Posted by: Josh Lehner | June 14, 2011

Oregon Employment – May 2011

Payroll Employment

This morning, the Oregon Employment Department released the preliminary May employment figures. On a seasonally adjusted basis, Total Nonfarm employment increased 1,300 in May, following a downwardly revised +1,100 gain in April (originally estimated at +1,600). After seeing exceptionally strong growth from September 2010 to February 2011 (average gains of nearly 6,000), the past three months have been decidedly slower. In total, the past three months have only seen job gains, on a seasonally adjusted basis, of 400. This slow down in the Oregon employment picture mirrors that of the nation overall. Employment at the U.S. level has been slowing in recent months, along with the overall economy. On a year-over-year basis, Total Nonfarm employment has increased 1.26 percent from May 2010, or 20,300 jobs. Employment is currently 6.55 percent below pre-recession peak levels, however employment has increased in 7 out of the last 8 months and is at its highest level since January 2009.

Clearly, employment and the economy have stalled in recent months after seeing strong growth just prior to the slowdown. It is interesting to look at the composition of the soft patch in Oregon’s employment. The graph below illustrates the sector by sector employment changes over the past six months on a seasonally adjusted basis. The blue bar represent job changes for the first three months (from November 2010 to February 2011) when the state experienced very strong job growth across nearly all sectors. The red bars represent job changes for the past three months (from February 2011 to May 2011) when the softening hit. During the robust job growth, nearly all sectors saw strong growth with Professional and Business Services, Leisure and Hospitality leading the way with over 9,000 jobs in just those two sectors. Similarly the goods producing sectors, such as Construction, Manufacturing and Trade, Transportation and Utilities (TTU) saw strong growth as well – adding 8,200 jobs combined.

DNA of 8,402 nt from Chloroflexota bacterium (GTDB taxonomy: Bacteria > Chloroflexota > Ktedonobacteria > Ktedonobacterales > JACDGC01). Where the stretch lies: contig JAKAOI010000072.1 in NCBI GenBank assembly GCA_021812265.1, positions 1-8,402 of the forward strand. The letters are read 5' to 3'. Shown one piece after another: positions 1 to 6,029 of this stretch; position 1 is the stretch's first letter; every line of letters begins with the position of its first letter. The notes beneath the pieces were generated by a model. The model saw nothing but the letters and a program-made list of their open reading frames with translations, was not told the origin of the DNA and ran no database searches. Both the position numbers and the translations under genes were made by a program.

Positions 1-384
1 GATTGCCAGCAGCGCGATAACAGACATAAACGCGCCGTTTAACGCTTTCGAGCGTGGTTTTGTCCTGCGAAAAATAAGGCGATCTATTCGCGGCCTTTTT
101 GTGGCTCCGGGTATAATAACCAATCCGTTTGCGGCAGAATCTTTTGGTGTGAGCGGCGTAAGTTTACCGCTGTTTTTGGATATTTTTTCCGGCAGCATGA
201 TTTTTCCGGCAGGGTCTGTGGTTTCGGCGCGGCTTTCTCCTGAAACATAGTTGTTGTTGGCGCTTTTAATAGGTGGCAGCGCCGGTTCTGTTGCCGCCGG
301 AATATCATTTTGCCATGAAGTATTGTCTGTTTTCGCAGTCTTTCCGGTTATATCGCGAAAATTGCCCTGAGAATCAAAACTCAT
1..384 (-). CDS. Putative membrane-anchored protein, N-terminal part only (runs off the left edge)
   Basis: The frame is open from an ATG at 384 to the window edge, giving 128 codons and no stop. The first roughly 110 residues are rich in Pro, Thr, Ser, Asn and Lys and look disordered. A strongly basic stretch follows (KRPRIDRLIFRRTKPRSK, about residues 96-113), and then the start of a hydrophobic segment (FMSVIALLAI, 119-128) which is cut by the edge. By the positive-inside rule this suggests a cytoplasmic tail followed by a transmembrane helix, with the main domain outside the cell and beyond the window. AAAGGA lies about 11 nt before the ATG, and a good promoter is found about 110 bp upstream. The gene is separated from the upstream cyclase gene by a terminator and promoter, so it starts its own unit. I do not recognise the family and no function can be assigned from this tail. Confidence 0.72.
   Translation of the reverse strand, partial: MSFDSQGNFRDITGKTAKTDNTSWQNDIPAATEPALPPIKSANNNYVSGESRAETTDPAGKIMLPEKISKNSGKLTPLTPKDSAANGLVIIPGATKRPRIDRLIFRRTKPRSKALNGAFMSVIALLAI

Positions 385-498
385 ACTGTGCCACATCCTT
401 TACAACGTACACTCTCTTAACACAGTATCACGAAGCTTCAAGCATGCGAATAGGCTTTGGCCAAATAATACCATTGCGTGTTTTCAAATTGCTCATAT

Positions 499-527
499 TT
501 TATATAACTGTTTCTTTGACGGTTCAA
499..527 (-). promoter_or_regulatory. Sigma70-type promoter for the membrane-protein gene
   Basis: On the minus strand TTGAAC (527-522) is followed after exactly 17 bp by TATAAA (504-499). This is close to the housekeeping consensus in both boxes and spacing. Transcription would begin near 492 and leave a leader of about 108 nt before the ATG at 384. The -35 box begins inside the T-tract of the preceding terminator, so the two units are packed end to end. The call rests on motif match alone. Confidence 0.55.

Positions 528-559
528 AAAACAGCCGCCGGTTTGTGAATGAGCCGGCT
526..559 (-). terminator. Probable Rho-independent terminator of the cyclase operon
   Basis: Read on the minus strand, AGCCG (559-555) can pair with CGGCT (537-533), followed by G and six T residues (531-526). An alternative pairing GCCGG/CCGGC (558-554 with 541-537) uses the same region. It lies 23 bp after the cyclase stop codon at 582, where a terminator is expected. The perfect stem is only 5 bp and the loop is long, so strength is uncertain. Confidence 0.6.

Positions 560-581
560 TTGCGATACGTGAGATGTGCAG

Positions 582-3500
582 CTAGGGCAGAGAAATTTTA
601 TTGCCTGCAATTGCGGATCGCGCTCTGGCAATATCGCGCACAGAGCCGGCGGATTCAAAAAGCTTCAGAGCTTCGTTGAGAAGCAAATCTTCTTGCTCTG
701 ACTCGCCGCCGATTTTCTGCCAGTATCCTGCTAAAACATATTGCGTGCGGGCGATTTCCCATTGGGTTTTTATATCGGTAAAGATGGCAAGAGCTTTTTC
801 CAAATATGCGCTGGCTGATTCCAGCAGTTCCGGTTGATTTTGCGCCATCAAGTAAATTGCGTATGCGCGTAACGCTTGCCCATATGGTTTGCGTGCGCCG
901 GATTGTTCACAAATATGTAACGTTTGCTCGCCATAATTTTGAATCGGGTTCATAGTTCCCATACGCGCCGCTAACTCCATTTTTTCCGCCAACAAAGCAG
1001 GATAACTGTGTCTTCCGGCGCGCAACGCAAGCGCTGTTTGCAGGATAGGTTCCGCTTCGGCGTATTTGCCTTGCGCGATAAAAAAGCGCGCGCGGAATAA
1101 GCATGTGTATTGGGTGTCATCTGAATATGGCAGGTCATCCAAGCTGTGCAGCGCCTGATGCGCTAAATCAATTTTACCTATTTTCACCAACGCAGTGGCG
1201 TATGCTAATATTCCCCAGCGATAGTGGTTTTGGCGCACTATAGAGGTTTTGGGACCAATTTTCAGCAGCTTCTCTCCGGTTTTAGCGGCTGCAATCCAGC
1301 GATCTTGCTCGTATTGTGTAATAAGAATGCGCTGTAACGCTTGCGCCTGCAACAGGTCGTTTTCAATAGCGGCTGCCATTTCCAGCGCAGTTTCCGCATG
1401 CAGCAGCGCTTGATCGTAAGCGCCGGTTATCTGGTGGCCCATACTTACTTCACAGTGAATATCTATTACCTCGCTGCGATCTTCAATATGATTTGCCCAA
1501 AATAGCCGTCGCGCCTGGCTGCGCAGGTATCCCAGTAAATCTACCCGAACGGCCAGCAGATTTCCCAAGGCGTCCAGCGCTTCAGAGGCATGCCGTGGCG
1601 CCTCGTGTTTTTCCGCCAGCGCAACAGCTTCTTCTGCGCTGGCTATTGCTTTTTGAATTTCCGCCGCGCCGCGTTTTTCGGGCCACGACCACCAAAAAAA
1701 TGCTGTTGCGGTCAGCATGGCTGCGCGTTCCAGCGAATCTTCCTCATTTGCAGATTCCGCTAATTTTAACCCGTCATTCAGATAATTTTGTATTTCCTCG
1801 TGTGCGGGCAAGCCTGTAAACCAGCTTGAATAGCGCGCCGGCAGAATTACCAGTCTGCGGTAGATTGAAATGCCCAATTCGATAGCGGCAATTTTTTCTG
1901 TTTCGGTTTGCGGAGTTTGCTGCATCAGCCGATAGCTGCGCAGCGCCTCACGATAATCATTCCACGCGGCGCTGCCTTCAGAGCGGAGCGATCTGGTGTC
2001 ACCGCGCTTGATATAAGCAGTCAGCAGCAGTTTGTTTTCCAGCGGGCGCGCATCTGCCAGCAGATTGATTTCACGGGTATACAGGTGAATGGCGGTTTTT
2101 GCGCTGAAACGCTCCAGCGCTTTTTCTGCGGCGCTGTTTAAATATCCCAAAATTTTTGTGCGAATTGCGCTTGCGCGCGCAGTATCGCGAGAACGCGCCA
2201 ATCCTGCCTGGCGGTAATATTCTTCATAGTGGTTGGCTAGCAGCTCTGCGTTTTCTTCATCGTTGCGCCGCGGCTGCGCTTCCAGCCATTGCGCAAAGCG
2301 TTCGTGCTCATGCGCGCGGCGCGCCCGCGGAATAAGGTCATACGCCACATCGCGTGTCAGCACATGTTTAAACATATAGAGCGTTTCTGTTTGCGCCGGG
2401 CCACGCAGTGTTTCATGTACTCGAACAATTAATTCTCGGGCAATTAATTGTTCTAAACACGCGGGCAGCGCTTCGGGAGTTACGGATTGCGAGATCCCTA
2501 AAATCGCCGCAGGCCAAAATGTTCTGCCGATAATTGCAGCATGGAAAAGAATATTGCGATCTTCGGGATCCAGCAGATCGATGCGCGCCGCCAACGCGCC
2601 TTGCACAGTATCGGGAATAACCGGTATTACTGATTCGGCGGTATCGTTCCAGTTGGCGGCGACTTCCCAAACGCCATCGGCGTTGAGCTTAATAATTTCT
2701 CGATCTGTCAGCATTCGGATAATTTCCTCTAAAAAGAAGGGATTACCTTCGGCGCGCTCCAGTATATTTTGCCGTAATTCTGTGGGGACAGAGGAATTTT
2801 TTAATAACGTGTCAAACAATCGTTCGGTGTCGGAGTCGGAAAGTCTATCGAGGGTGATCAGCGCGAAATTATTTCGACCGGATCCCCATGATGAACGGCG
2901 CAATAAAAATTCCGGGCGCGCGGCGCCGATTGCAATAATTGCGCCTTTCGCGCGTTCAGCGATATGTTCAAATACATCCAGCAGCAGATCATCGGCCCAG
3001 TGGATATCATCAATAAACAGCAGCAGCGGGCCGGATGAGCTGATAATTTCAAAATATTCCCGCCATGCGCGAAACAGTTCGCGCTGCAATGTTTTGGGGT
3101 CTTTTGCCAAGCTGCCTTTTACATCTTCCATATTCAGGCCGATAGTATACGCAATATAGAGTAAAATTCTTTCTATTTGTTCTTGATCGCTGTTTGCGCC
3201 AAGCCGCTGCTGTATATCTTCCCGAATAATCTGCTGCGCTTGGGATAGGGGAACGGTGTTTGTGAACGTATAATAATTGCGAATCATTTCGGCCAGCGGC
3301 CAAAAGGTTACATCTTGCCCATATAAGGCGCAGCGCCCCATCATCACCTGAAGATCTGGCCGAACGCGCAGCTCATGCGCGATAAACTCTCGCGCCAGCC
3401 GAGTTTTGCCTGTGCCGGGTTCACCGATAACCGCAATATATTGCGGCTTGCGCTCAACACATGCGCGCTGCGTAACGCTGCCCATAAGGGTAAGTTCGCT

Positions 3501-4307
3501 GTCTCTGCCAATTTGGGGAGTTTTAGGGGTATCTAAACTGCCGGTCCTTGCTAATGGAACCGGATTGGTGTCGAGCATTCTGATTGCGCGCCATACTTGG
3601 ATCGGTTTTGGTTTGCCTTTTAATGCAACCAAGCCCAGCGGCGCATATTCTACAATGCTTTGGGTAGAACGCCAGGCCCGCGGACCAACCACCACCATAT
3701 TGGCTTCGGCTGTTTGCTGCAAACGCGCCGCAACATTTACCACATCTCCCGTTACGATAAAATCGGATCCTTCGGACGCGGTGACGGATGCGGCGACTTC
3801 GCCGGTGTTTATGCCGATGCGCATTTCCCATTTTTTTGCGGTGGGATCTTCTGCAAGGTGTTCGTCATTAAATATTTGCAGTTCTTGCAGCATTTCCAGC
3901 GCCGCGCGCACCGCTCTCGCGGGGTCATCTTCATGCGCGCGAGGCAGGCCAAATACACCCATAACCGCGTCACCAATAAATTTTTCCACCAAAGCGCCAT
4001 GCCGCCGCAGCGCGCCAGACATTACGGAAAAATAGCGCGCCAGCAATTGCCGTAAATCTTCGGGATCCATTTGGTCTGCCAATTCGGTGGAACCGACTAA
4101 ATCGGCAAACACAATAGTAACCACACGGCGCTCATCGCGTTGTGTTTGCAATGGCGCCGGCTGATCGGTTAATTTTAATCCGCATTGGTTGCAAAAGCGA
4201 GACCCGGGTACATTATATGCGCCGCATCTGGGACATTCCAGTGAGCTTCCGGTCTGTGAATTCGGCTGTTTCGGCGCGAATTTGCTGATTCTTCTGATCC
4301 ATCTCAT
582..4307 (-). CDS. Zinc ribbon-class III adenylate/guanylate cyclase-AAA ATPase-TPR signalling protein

Fast forward three months and the picture changes dramatically. On the bright side, Information has continued to add jobs at the same rate while Financial Activities employment has picked up in recent months, primarily due to increases in the real estate and leasing sub-sector. Similarly, Education and Health Services continues to add jobs, which the industry has done throughout the recession. All other sectors have seen substantial deterioration in their performance., however it is not all bad news. For Manufacturing and TTU, job growth slowed, however it remained positive. The state managed to add 400 Manufacturing jobs in recent months despite the slowdown, which counts as good news and a similar story can be told for TTU. The more pressing concern are the jobs losses in the service industries. (Given the fiscal environment, expectations were for Government to lose jobs this year.) Professional and Business Services had typically been an employment leader in the state in terms of jobs created, however the sector has experienced some job losses in recent months. The declines in Leisure and Hospitality and Other Services total -2,400 between the two sectors. These declines can most likely be attributed to the slowdown in consumer spending on non-food, non-gasoline items. As headline inflation, particularly gasoline prices, has risen in the past handful of months, consumers have continued to spend money, however more and more of it was devoted to food and gasoline costs, leaving less money for other items. As commodity prices in general have declined recently, including the price at the pump, expectations are for consumers to reallocate this money to other goods and services, which should translate into better job numbers across the board, but particularly in the Leisure and Hospitality and Other Services.

Unemployment Rate

The seasonally adjusted unemployment rate in Oregon stands at 9.3 percent in May. The corresponding rate for the nation is 9.1 percent. The 0.2 percent difference between the state and the nation is the smallest since late 2007/early 2008 (prior to that, you have to go back to 1996 to find such a small difference between the two figures). Oregon’s unemployment rate continues to decline as the state adds jobs during the recovery. The decline of 2.3 percentage points (from 11.6 percent in June 2009 to May’s 9.3 percent) is due job growth being stronger than labor force growth. In the second graph below, the dark blue line (Oregon employment from the household survey) is increasing quicker than the light blue line (Oregon labor force). At the national level both the labor force and employment (the two green lines) have, more or less, stagnated in recent months, thus the national unemployment rate has not moved significantly.


  1. Looks like Oregon had a good month or two compared with the rest of the US.

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